Interview: Glen Phillips of Works Progress Administration (WPA)
Works Progress Administration: (Back row L-R) Greg Leisz, Sean Watkins, Pete Thomas, Luke Bulla, Benmont Tench (Front row L-R) Glen Phillips, Sara Watkins
If you want to see the epitome of collaboration, you need look no further than the band Works Progress Administration (WPA). This new folk-pop supergroup, named after FDR's New Deal agency, was born out of many Largo at the Coronet shows and impromptu post-show jam sessions. Over the last year, it has evolved into an "expandable collective" of musicians who can individually and collectively make your jaw drop with their skill and improvisation.
Anchored by Glen Phillips (Toad the Wet Sprocket), Sean Watkins (Nickel Creek) and Luke Bulla (Lyle Lovett), the band also includes Sara Watkins (Nickel Creek), Pete Thomas and Davey Faragher (Elvis Costello and the Imposters), Greg Leisz (Joni Mitchell, Bill Frisell) and Benmont Tench (Tom Petty and the Heartbreakers).
LAist spoke with Phillips a few days ago to learn about the band's new self-titled album, the benefits of a tight-knit musical community, and WPA's upcoming gig at Largo on Oct. 5.
LAist: You've often talked about using the studio as an instrument. What was the most surprising thing you discovered in the studio when you recorded WPA's first album?
Glen Phillips: Although I've done that in the past, this album was specifically about not using the studio as an instrument. This one was about capturing the live performances as honestly as we could. Jim Scott, who engineered and mixed the record, is just amazingly quick and proficient. You hear his records and you think it's this incredibly pristine thing, but he's so good that he just throws up the mics and it immediately sounds like a record. So in this case it was very much centered on just getting a compelling performance.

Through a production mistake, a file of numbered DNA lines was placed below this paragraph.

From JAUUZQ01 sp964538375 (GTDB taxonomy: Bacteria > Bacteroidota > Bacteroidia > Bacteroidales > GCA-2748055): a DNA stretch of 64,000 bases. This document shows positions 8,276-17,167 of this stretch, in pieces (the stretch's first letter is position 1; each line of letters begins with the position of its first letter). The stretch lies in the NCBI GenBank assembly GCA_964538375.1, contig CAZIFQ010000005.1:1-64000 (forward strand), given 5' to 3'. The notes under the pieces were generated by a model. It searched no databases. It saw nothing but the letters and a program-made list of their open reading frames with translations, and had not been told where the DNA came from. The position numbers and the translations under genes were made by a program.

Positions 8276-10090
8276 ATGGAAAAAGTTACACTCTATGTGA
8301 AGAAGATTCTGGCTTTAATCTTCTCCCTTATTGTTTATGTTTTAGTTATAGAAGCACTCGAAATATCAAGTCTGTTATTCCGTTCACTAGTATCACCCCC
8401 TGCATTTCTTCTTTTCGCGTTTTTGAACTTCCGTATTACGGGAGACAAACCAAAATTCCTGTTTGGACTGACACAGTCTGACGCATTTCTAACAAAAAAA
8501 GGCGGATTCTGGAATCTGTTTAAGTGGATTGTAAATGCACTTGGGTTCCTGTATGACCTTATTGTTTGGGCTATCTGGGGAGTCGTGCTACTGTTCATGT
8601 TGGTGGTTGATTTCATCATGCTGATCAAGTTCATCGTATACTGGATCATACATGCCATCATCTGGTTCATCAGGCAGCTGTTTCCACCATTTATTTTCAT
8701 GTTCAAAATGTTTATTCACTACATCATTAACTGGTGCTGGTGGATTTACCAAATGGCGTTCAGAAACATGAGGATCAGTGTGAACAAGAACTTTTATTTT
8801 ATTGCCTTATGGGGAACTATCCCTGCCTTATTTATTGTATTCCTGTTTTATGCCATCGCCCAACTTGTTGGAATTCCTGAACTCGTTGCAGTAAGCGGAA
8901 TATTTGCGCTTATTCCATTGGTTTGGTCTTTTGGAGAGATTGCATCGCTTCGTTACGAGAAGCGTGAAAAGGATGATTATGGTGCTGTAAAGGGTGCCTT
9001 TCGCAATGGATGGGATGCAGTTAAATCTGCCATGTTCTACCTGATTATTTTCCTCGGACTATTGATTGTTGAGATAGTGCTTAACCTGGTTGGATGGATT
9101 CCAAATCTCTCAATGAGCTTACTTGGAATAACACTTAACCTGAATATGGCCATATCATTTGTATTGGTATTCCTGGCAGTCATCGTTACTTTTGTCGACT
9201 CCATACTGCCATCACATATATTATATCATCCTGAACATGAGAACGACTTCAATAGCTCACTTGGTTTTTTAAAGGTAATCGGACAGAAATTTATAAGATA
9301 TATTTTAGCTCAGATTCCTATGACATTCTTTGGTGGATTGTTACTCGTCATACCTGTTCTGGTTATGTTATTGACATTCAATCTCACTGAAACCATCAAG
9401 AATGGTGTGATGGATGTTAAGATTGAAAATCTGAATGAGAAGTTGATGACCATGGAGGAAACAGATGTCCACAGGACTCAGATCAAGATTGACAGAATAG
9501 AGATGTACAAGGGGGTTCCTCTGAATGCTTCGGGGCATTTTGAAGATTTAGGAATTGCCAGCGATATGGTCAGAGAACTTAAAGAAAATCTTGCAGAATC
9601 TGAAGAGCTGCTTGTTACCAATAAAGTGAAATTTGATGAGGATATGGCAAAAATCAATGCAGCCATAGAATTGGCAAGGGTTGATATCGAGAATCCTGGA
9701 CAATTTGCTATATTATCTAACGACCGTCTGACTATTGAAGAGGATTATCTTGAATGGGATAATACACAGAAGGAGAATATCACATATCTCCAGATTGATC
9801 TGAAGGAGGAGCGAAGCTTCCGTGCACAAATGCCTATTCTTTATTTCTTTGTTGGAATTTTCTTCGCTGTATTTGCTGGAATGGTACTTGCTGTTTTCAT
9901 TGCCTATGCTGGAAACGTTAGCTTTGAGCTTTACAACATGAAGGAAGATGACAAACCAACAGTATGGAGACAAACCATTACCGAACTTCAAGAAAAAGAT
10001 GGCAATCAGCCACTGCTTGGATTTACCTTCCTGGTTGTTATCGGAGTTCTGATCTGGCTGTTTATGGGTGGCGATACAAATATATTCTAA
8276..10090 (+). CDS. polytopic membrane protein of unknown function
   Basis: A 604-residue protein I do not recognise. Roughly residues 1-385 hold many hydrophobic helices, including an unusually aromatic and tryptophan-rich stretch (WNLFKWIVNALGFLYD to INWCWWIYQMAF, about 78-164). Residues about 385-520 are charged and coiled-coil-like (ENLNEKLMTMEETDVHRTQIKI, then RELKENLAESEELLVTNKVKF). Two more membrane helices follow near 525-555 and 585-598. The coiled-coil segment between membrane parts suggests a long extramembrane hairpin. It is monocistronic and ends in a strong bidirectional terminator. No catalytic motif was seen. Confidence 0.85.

WPA - "Always Have My Love"
I can't believe you recorded this record in just five days! Were all eight of you playing your instruments and laying down vocals at the same time?
Yeah, all eight of us performed live. I think we re-recorded two lead vocals, and the only overdub was harmony vocals. The rest of it was all on the floor.
"Always Have My Love" is the perfect song to open the album. Was that the sequencing choice from the beginning?
Pretty much. It seemed like a great up-tempo way to start the record. It introduces the band really well—making it clear what we sound like right off the bat.
WPA's core group of Sean Watkins, Luke Bulla and Glen Phillips
We ended up with a couple versions of it. If you switch it to 3/4, it works well as kind of a Tom Waits dirge. But especially considering the backgrounds of Sean Watkins, Sara Watkins and Luke Bulla, it was great to have something in there that was a straight-up bluegrassy hoedown. That song is the first take, too!
There's a picture in the WPA CD packaging where you're all sitting in someone's house, playing your instruments. Was that how you came up with the instrumentation—jamming in one room?